A typical Amboseli scene: a family of elephants led by a seasoned matriarch through a parched landscape in their eternal search for food and water.  The drought is really starting to bite, but this matriarch knows these ancient paths well.  She has traversed them for many years, and she knows what lies at the end of this one: an idyllic scene of a water source for her family to find respite, Kilimanjaro looming beyond.

But this is not an infinite nor untouched bush, but rather a landscape containing farms, power lines, roads, cars, and people. This is reality, and this matriarch’s journey is anything but idyllic in a rapidly transforming landscape.
The growth of the region’s human population and infrastructure means that space for wildlife is contracting. As the surrounding group ranches go through their land subdivision processes, these once open and contiguous areas are set to contract even further.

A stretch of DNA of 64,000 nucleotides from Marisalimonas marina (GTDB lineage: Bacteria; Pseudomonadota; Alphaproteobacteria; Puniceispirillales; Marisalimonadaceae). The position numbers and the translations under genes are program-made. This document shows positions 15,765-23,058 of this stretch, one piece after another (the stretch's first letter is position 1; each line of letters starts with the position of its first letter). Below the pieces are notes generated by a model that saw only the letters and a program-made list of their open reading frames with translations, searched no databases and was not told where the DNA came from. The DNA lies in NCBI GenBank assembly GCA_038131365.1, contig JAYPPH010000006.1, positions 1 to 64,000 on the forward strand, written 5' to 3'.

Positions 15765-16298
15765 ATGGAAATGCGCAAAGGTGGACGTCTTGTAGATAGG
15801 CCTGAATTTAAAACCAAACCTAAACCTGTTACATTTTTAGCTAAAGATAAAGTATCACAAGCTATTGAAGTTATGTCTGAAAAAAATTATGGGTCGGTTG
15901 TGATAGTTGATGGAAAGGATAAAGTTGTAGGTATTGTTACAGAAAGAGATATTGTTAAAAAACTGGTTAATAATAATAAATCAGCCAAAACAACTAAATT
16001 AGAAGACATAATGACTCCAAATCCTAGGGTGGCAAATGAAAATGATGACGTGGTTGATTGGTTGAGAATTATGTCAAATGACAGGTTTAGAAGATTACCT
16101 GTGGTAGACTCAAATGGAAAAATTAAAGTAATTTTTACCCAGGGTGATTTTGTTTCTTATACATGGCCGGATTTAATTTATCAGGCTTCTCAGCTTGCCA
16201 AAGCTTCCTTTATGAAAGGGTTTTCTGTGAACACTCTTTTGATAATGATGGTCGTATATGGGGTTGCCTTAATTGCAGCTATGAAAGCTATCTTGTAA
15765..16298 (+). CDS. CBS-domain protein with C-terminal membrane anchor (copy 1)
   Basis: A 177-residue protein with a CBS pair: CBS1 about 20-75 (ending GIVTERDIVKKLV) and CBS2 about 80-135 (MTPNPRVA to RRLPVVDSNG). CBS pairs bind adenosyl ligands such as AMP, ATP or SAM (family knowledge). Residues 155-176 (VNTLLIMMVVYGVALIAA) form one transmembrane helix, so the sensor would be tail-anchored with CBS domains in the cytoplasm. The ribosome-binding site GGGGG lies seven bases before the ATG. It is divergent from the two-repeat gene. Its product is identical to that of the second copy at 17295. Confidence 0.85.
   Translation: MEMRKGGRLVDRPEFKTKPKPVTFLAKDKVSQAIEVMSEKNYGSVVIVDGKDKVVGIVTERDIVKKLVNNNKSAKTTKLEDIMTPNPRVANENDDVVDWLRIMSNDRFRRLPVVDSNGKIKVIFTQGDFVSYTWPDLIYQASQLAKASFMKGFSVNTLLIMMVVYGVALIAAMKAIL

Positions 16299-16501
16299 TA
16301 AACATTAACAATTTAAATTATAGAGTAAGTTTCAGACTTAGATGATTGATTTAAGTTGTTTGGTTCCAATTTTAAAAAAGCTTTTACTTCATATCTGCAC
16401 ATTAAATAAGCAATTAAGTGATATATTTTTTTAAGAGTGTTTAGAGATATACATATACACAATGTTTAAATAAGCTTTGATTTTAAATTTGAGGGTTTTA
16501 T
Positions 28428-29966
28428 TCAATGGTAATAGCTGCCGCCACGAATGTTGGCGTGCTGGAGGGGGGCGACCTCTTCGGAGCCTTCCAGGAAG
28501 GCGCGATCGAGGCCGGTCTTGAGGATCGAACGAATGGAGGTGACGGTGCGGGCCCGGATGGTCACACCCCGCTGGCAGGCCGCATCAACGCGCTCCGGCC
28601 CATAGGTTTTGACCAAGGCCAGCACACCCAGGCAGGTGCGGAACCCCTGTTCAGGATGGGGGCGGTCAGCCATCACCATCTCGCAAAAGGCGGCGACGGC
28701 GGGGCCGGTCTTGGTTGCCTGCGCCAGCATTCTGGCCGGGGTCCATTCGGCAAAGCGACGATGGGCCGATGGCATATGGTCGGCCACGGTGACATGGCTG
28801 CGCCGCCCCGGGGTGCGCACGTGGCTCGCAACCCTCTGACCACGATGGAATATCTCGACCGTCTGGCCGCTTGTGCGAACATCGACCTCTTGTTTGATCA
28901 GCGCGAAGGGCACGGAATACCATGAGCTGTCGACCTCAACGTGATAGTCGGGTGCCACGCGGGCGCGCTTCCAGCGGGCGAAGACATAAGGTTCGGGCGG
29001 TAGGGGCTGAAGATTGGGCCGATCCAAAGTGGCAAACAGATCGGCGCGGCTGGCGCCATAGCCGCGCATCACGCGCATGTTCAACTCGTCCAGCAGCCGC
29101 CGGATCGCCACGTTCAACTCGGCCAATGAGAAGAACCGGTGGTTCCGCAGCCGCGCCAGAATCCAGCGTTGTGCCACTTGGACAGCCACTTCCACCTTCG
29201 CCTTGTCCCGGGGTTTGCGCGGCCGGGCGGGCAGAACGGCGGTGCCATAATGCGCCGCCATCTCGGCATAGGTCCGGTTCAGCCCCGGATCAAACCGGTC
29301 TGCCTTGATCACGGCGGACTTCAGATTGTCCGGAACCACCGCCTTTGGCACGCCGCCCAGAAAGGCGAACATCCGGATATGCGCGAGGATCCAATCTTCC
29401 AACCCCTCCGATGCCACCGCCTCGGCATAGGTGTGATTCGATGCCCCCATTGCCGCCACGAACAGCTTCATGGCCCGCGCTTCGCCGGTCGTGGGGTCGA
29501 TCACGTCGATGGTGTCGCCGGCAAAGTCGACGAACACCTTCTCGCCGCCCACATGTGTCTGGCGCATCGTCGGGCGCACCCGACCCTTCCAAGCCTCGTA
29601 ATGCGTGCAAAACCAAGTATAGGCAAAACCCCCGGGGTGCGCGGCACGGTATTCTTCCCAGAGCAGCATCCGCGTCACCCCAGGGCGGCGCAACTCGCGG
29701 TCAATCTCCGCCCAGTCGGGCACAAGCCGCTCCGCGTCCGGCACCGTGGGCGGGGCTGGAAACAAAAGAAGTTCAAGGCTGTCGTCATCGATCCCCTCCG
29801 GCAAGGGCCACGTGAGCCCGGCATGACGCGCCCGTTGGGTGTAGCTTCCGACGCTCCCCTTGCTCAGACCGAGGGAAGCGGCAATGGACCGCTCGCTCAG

But all is not lost. Successful negotiations between Big Life and the owners of parcels in the Kimana Corridor mean that this crucial pinch point will persist for at least the next 50 years. Big Life is working with many other landowners to negotiate further corridors and rangeland for wildlife, ensuring this ecosystem’s iconic wildlife will continue to follow their ancient paths.  They just might have to pass a few tomato fields along the way.

And so this scene concludes with an elephant family safely crossing the road and entering Kimana Sanctuary, where crucial permanent water sources that help sustain this ecosystem’s wildlife are located.  While elephants had been using the crossing primarily at night, they’re feeling safe enough to cross with their families in broad daylight, under the watchful eyes of Big Life rangers, like Daniel Kutata, who filmed this scene.